Want to fix public schools? Help teachers help students

October 10th, 2017

The Commercial Appeal | Charles McVean

The greatest waste of money in the history of education might have been the money spent trying to teach my generation about the broad cycles of history.

The tepid response of our business and professional communities to the interconnected problems of poverty, crime, and failed family units is a classic example of this lack of historical perspective. 

These deeply entrenched social problems are systemic, pervasive and growing, and, left untended, might very well mark the decline in the United States as a great nation.

Believing the above, I became increasingly convinced that big sweeping solutions were needed for these big sweeping problems.

At first, I thought a proliferation of small charter schools might be one of the most efficient and efficient solutions. That isn't big enough. We need big, game-chaning ideas to help big, distressed public schools.

A dozen years ago, we created Peer Power to do just that. Peer Power is a nonprofit organization that employs higher-performing students to tutor and mentor lower-performing ones.

The Peer Power Foundation works with Shelby County Schools and the University of Memphis to pay college tutors to assist in the high school classrooms during and after school hours.

Peer Power takes as its model the one-room schoolhouse. The only way one teacher could help students of varying ages, abilities and achievement levels was by using older, higher-performing students to help younger, less-advanced ones.

Asking today's teachers in our most distressed schools to deal with 30 or more students per class, many of whom are two-five grade levels behind and dealing with issues away from school, is unrealistic.

Peer Power helps by reducing the student-teacher ratio to providing classroom teachers with two or three assistants. They give each professional teacher more time for classroom management and individualized instruction.

To date, we have invested $13 million to train and employ 1,500 young people to tutor 15,000 students. Since we started in 2004, we have brought down our costs to roughly $500 per year for each student being tutored in the core subjects of English, algebra and science.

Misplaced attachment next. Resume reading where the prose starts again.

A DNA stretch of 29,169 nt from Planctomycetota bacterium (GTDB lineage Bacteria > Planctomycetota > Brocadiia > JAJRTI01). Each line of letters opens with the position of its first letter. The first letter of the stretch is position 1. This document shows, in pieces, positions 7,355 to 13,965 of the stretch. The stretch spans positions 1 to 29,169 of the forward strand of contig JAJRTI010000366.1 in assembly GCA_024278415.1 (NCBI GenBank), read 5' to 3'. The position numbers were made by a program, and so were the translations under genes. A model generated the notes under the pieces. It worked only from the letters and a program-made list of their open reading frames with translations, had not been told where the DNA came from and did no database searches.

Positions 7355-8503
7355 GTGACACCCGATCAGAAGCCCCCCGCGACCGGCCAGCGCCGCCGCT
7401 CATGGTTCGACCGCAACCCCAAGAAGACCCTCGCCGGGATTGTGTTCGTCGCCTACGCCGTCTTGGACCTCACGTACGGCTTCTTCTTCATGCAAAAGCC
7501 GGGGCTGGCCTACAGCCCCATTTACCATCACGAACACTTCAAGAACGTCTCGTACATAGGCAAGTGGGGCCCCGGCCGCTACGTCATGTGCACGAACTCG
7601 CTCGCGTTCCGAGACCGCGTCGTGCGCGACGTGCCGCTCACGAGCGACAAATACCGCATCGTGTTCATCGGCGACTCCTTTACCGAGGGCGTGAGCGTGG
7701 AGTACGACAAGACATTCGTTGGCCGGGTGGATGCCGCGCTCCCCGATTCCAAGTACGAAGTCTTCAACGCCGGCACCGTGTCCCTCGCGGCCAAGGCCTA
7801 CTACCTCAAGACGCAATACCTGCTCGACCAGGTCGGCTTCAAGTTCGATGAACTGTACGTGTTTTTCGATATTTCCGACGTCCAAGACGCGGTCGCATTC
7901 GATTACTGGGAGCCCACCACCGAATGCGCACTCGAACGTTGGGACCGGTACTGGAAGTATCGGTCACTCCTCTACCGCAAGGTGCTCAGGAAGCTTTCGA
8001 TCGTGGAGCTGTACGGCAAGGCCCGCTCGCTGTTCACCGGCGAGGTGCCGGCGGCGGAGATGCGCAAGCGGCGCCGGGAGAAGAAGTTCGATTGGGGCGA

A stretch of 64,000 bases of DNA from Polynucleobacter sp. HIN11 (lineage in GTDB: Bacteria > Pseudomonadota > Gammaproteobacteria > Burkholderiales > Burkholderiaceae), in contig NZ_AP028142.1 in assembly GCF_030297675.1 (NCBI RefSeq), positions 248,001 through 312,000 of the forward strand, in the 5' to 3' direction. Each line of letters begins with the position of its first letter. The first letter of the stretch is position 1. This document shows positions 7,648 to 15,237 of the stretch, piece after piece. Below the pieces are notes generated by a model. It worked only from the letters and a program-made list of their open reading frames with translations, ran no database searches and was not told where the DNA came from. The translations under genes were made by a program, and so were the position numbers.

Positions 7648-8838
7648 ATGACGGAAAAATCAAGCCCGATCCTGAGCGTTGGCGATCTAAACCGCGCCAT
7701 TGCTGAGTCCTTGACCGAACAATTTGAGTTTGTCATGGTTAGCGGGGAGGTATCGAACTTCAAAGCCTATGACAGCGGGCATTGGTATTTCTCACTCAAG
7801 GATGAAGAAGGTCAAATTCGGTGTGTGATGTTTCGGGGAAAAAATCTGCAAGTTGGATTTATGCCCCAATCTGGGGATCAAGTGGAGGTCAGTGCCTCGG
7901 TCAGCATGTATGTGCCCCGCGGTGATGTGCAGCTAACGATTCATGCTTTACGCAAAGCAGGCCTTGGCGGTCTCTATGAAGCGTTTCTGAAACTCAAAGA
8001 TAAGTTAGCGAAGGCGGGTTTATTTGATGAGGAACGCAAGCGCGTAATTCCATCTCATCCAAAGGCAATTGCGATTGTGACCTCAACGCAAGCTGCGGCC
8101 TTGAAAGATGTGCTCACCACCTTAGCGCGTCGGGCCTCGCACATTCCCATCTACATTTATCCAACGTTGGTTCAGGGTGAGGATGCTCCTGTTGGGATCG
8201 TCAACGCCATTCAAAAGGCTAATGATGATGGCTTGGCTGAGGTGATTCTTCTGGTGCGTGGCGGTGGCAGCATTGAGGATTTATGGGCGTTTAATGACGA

As you can read in the accompanying guest column by Dr. Vincent Hunter, principal of Whitehaven High, our flagship, the results speak for themselves. 

So do the participants, as you can read in the guest column by teacher Meah King and student Alex Lomax.

Test results and other measures show that Peer Power helps raise achievement levels, attendance and graduation rates.

Charles McVean, founder of McVean Trading & Investments, is founder and chairman of the Peer Power Foundation.

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Deidra M. Sanders

At age fifteen, I was introduced to Mr. Charles McVean and the Peer Power Foundation.  Peer Power provided my first job as well as endless opportunities throughout high school and college.  The Foundation set very high standards for me as a student, a tutor, and leader.  Peer Power taught me the value of not only excelling academically, but how to be a model citizen and consistently improve the whole person.  Through Peer Power, I learned the value of helping others and how to give back to the community in other ways.  Throughout my four years at Georgetown, I have made it my goal to give back to the community.  The high expectations set by Peer Power have aided me in achieving my goals in receiving a dual degree in International Politics and International Economics.  I will soon start a career in government sciences.  I know that I would not have made it this far without the direction given to me from Peer Power.